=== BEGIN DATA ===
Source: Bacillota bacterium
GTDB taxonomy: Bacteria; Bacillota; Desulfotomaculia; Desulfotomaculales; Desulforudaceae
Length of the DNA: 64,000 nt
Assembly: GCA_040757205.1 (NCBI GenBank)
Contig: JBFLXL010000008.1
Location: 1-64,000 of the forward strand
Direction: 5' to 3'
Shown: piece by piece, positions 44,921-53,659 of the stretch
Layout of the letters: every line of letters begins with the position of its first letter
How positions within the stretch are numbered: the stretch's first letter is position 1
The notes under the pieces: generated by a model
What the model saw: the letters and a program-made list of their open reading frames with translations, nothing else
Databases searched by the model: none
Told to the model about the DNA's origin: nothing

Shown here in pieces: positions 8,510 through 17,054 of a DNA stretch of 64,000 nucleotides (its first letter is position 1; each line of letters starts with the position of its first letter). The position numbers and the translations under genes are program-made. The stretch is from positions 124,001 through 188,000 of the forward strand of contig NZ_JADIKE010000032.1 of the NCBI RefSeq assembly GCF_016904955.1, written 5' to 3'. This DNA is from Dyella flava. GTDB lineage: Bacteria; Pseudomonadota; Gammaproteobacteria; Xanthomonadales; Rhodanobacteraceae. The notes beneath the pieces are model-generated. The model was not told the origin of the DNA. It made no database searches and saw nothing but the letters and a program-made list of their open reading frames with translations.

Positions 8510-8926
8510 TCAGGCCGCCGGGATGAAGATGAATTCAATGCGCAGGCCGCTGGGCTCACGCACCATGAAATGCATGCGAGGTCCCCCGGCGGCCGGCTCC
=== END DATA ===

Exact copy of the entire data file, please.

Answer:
Source: Bacillota bacterium
GTDB taxonomy: Bacteria; Bacillota; Desulfotomaculia; Desulfotomaculales; Desulforudaceae
Length of the DNA: 64,000 nt
Assembly: GCA_040757205.1 (NCBI GenBank)
Contig: JBFLXL010000008.1
Location: 1-64,000 of the forward strand
Direction: 5' to 3'
Shown: piece by piece, positions 44,921-53,659 of the stretch
Layout of the letters: every line of letters begins with the position of its first letter
How positions within the stretch are numbered: the stretch's first letter is position 1
The notes under the pieces: generated by a model
What the model saw: the letters and a program-made list of their open reading frames with translations, nothing else
Databases searched by the model: none
Told to the model about the DNA's origin: nothing

Shown here in pieces: positions 8,510 through 17,054 of a DNA stretch of 64,000 nucleotides (its first letter is position 1; each line of letters starts with the position of its first letter). The position numbers and the translations under genes are program-made. The stretch is from positions 124,001 through 188,000 of the forward strand of contig NZ_JADIKE010000032.1 of the NCBI RefSeq assembly GCF_016904955.1, written 5' to 3'. This DNA is from Dyella flava. GTDB lineage: Bacteria; Pseudomonadota; Gammaproteobacteria; Xanthomonadales; Rhodanobacteraceae. The notes beneath the pieces are model-generated. The model was not told the origin of the DNA. It made no database searches and saw nothing but the letters and a program-made list of their open reading frames with translations.

Positions 8510-8926
8510 TCAGGCCGCCGGGATGAAGATGAATTCAATGCGCAGGCCGCTGGGCTCACGCACCATGAAATGCATGCGAGGTCCCCCGGCGGCCGGCTCC